Höchst (Frankfurt am Main)
|Town||Frankfurt am Main|
|• Total||4.709 km2 (1.818 sq mi)|
|• Density||2,900/km2 (7,500/sq mi)|
|Time zone||CET/CEST (UTC+1/+2)|
Höchst am Main became part of Frankfurt am Main in 1928 together with its boroughs Sindlingen, Unterliederbach and Zeilsheim. It is situated 10 km west of downtown Frankfurt on the north bank of the Main river at the Nidda River estuary. The well-preserved old city has been under the Denkmalschutz protection law since 1972. An important cultural event is the folklore festival, the Höchster Schloßfest, that brings many visitors to Höchst. It begins in the middle of June and last four weeks. It includes a festival in the old city, fireworks, and a jazz festival in the castle.
Höchst is first mentioned in 790 as Hostat (meaning high site or high place). The name has nothing to do with the Hostato Saga regarding the Knight Hostato, who after being the only one to survive a battle was given the site by Charlemagne in thanks for his bravery. On 11 February 1355 Höchst received its town privileges by emperor Charles IV. In a charter dated 12 January 1356, Charles IV gave additional privileges to Höchst including the right to hold markets every Tuesday. In the middle-age city part, most of the timber framed houses stem from the period after the major fire in 1586.
On 22 June 1622, during the Thirty Years' War, the Battle of Höchst saw a Catholic League army defeat a Protestant force. A second Battle of Höchst occurred on 11 October 1795 when Habsburg Austrian soldiers clashed with Republican French troops.
Höchst am Main became part of Frankfurt am Main in 1928. Until 1987 Höchst was the administrative seat of an independent Landkreis. Höchst is now the center of the Stadtbezirke (administrative district) Frankfurt-West with 120,000 residents.
In contrast to most other Stadtteile, Höchst is an old historical city (with town privileges since 1355) and is still the most important subcenter in the western part of Frankfurt.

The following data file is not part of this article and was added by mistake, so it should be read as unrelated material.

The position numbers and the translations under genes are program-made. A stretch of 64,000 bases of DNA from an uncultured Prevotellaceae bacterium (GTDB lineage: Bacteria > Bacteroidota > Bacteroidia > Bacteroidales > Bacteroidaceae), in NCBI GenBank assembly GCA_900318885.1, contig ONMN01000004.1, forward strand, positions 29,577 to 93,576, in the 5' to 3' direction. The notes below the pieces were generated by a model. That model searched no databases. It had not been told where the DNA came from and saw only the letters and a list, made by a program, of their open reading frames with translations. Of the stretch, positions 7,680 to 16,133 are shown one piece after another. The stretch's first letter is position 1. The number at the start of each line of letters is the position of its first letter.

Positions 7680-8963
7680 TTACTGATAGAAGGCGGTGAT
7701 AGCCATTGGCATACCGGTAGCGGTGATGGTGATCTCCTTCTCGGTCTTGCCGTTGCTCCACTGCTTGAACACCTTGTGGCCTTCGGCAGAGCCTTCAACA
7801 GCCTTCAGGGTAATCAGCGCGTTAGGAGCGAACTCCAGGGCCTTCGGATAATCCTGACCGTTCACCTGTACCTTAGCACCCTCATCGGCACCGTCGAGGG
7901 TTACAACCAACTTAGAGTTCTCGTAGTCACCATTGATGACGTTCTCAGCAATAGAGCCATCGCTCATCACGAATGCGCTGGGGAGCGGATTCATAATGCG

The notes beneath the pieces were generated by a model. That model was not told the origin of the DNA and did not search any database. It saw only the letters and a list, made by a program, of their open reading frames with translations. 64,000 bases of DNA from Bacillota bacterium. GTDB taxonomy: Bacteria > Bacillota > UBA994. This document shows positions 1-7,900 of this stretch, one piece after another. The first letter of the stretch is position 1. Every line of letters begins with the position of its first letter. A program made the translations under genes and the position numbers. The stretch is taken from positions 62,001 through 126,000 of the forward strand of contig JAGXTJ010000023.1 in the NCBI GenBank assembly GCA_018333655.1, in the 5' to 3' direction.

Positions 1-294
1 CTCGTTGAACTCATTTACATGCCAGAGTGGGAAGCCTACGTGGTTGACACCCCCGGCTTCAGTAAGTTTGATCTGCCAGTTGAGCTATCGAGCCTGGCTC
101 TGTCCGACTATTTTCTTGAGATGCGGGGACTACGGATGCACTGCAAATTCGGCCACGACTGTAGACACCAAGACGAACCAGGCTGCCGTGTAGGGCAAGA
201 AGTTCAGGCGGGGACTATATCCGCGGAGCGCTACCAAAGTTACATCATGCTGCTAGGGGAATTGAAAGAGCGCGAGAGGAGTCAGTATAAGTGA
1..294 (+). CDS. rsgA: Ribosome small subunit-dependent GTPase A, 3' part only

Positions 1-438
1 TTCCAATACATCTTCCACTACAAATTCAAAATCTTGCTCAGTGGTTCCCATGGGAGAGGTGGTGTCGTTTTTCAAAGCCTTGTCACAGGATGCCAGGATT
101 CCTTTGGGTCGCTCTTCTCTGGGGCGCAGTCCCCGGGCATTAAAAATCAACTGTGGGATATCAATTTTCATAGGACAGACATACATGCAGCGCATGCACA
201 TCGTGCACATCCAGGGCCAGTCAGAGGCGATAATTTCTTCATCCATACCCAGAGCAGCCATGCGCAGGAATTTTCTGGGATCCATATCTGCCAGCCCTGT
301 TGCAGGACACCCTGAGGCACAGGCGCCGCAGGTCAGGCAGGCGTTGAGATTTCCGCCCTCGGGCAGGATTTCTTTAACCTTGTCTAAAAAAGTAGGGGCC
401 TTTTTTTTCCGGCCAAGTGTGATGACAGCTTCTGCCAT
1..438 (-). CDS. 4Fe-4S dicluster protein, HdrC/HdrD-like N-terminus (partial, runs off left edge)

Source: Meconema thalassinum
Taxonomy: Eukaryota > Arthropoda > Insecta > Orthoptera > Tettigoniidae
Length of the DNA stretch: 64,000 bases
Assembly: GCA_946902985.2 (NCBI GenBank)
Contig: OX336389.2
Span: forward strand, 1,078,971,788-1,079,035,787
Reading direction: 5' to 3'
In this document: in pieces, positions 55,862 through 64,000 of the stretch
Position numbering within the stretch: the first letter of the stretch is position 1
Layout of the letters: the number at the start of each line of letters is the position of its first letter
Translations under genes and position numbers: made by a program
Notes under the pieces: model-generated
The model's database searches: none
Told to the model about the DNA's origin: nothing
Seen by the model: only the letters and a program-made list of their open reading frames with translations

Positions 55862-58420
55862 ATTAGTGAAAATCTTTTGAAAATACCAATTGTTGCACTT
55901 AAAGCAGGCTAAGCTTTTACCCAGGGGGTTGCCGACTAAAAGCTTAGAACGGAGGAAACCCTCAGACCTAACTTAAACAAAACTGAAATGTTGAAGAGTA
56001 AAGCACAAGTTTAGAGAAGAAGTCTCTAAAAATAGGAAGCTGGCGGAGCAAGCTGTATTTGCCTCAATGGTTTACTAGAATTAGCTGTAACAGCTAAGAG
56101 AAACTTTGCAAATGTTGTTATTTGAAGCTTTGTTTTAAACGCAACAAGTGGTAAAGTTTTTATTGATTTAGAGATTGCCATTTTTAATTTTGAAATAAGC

The name Höchst became well known throughout the world for the chemical and pharmaceutical corporation Hoechst AG which was established in 1863; except for a short interruption between 1925 and 1952, Hoechst AG has been headquartered in Höchst. In 1999 the company was merged with the French Rhône-Poulenc S.A. and became Aventis which, after another merger, became Sanofi-Aventis. Major research and production activities of the company continue to be conducted in Höchst. The site of the Hoechst works is now operated as the Höchst Industrial Park (Industriepark Höchst). It includes a notable expressionist building designed by Peter Behrens, the Technical Administration Building (Technische Verwaltungsgebäude).
- Wilhelm Frischholz: Alt-Höchst. Ein Heimatbuch in Wort und Bild. Frankfurt am Main 1926: Hauser.
- Markus Grossbach: Frankfurt-Höchst. Geschichte 1860–1960. Bildband. Erfurt 2001: Sutton.
- Wilhelm Grossbach: Alt Höchst auf den zweiten Blick. Impressionen aus einer alten Stadt. Frankfurt-Höchst 1980: Höchster Verlagsgesellschaft.
- Wilhelm Grossbach: Höchst am Main. Gestern, heute, morgen. Frankfurt am Main 2006: Frankfurter Sparkasse.
- Michael König: Die Krise großstädtischer Subzentren. Bedeutungsverlust gewachsener Nebenzentren mit eigener städtischer Tradition. Gründe, Situation und mögliche Auswege am Beispiel von Frankfurt-Höchst. (= ISR Graue Reihe; Bd. 3). Institut für Stadt- und Regionalplanung Berlin 2007: TU Berlin, ISBN 978-3-7983-2042-0 (online)
- Franz Lerner: Frankfurt am Main und seine Wirtschaft: Wiederaufbau seit 1945. Frankfurt am Main 1958: Ammelburg.
- Wolfgang Metternich: Die städtebauliche Entwicklung von Höchst am Main. Frankfurt-Höchst 1990: Stadt Frankfurt und Verein für Geschichte und Altertumskunde.
- Günter Moos: Rundgang durch das alte Frankfurt-Höchst. Gudensberg-Gleichen 2001: Wartberg.
- Rudolf Schäfer: Höchst am Main. Frankfurt am Main 1981: Frankfurter Sparkasse von 1822.
- Rudolf Schäfer: Chronik von Höchst am Main. Frankfurt am Main 1986: Waldemar Kramer.